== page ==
Twelve Points Insights
No, this blog post has nothing to do with cars. It’s about features that retirement plan sponsors can implement to help their employees prepare for retirement at limited, or no, cost to the company. Our most successful retirement plans have both auto enrollment and auto escalation. How do we measure success?
For many companies — especially startups — deciding whether to offer a retirement plan for employees is often the LAST thing on their to-do list. While many employers want to offer this important benefit as an incentive to recruit and retain great people at their company, they are daunted by the uncertainty of choosing a plan.
Having grown up near the ocean in Massachusetts, I’ve always had respect for hard-working fishermen and women. But I don’t think I’ve ever met anyone who loved the smell of fish. Let’s be honest, it’s not the most pleasant aroma, which is why saying something “smells fishy” has a negative connotation. When something smells fishy, it’s an indication that something is wrong and needs your immediate attention.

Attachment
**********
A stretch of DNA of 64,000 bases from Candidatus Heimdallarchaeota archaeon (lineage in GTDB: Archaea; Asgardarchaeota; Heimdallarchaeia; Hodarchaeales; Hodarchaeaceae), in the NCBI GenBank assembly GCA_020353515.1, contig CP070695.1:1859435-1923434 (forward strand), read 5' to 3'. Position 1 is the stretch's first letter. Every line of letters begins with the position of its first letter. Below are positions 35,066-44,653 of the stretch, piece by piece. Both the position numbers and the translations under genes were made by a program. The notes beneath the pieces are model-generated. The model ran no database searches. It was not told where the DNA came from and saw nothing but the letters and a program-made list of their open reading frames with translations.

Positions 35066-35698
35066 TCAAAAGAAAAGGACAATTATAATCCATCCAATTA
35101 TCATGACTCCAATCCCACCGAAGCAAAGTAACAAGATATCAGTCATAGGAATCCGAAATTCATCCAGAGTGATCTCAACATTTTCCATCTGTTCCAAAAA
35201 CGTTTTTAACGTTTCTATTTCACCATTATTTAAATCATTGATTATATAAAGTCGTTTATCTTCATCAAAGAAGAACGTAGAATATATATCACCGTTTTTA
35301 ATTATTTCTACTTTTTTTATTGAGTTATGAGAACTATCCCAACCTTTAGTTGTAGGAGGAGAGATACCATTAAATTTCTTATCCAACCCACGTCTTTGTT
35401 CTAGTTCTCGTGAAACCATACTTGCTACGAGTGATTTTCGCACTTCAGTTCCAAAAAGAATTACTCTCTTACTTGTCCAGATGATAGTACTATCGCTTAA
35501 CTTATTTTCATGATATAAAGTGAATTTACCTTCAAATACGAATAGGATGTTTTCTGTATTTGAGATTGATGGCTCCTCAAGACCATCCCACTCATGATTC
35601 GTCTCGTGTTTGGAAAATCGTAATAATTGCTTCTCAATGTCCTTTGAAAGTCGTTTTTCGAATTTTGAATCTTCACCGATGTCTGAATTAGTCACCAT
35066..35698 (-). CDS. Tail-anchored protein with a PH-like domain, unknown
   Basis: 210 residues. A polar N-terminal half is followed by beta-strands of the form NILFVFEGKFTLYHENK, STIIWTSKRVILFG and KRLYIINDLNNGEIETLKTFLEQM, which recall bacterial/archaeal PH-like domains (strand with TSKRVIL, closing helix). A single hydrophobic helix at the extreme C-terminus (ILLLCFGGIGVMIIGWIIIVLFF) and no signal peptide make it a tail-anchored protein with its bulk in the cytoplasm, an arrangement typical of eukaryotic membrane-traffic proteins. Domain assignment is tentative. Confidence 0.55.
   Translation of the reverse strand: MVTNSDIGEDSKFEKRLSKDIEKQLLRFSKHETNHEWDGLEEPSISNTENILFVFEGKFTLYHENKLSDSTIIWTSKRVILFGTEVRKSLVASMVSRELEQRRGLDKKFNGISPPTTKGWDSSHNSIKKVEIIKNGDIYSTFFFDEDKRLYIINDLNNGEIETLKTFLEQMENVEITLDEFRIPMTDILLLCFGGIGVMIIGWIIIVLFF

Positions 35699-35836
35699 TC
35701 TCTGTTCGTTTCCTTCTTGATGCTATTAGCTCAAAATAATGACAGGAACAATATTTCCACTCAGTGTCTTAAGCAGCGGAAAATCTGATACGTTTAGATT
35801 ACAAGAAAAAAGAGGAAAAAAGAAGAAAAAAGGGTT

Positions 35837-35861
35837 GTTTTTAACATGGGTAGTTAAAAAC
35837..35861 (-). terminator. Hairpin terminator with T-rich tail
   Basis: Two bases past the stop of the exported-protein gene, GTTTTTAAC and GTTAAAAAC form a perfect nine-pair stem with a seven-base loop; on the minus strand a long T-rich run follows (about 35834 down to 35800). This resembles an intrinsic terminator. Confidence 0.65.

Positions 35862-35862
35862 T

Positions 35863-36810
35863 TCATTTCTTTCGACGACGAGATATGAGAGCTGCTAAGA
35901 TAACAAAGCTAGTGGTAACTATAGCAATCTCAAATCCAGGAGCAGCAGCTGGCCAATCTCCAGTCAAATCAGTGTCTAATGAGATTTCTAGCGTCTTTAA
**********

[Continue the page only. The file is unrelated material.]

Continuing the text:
There has been a recent flurry of university lawsuits because of issues with educational institutions’ retirement plans. Yale, MIT, NYU, Duke, Columbia, Emory, Vanderbilt, John Hopkins and Penn are just some of the universities being sued for allegedly not acting in the best interest of their employees.
Co-Founder and Principal Dave Clayman was recently awarded the Certified 401(k) Professional designation, or C(k)P®, by The Retirement Advisor University in collaboration with the UCLA Anderson School of Management Executive Education. The C(k)P® designation distinguishes financial professionals who have demonstrated the knowledge and experience to favorably impact the outcome of corporate retirement plans.
In his monthly segment as financial reporter for Radio Entrepreneurs in March, Manny Frangiadakis spoke with program host Jeff Davis about mitigating taxes. Their discussion covered saving, spending and various tax planning strategies for business owners.